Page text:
Hi, I work in a retail shop often for 8 hr shifts. I am diabetic and have feet / leg issues amongst other health concerns. I am not allowed a chair so have to stand unbearably all my shift. I am not wanting to sit all shift as the work is varied including restocking and serving. There are only ever 2 staff on shift and we are not allowed to leave the shop -not even for lunch. It is the seating that concerns me as I struggle to stand all day. the occasional sit, especially when there are no customers in the shop would help my well being enormously. Is the companys approach legal? Thank you.
Shopworker - 12-Sep-17 @ 1:03 PM
We all at my work place have to stand for 12 hrs and plus with no heater all the mangers took all the chairs away because of a lady fell asleep now everyone is suffering isn't this against the law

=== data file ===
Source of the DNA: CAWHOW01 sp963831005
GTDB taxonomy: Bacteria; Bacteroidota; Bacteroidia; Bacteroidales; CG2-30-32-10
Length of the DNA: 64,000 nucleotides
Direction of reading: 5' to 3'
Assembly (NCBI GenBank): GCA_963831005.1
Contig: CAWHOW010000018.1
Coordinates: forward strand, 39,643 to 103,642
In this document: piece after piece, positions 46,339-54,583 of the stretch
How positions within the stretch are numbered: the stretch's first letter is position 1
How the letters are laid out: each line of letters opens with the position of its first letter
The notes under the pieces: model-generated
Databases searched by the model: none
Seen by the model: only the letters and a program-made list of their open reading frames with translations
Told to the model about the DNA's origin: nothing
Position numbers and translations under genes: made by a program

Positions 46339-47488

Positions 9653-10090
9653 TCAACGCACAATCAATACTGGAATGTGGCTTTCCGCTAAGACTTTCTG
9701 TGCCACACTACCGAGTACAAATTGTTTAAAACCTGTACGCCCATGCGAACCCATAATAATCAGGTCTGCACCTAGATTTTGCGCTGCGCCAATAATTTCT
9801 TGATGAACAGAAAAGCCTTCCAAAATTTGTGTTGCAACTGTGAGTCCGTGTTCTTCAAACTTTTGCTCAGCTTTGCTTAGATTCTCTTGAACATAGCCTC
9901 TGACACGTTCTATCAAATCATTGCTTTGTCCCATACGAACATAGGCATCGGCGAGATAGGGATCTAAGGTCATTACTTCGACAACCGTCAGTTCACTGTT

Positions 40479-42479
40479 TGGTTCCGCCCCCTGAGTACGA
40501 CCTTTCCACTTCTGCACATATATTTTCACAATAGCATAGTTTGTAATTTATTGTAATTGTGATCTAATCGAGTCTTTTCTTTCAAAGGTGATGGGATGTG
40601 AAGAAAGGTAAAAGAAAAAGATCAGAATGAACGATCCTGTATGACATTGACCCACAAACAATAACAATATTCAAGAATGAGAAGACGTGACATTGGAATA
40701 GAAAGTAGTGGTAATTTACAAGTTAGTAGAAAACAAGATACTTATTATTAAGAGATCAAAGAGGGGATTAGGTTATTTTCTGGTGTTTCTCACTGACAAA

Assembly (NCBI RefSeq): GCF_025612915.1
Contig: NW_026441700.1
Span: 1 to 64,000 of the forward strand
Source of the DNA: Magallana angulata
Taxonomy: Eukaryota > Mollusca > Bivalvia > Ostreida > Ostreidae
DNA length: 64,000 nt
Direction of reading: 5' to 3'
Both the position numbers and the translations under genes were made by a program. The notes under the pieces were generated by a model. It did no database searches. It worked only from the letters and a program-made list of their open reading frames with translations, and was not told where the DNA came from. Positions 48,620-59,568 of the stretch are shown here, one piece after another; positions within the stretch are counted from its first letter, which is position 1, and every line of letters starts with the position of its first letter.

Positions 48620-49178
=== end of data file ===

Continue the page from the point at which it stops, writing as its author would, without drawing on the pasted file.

Kevinv1 - 26-Aug-17 @ 9:00 AM
Can employer make me Stan in ONE spot for an 8HR shift only moving to go to the toilet
J - 25-Aug-17 @ 2:04 AM
Can my employer make me stay at my station for EIGHT HOURS STANDING??only allowed to go to the toilet,no talking??I now have blisters from standing all shift
J - 25-Aug-17 @ 2:03 AM
Hi, I suffer from bunions and flat feet, and work in retail, if I'm on the go at work and constantly moving my feet don't seem to ache, but if I'm stood still at the till for an 8 hour shift, I literally cry with the pain by the end of my shift, there is no seating, and management won't take me off the tills, is there any thing I can do, I have been offered the bunion op but can't afford to take the time off work to have it done.
Ni - 15-Aug-17 @ 5:08 PM
Hi I work in a coffee shop with a concrete floor for 6.5 hrs I have a fifteen minute break during my shift. I have no seat on which I could take short rests during my shift dispite asking several times. I am now suffering from osteoarthritis in my knee and hip and I'm waiting to see a surgeon for a joint replacement my physio has written to my employers stating that I need a chair to prevent further damage but they have refused is this allowed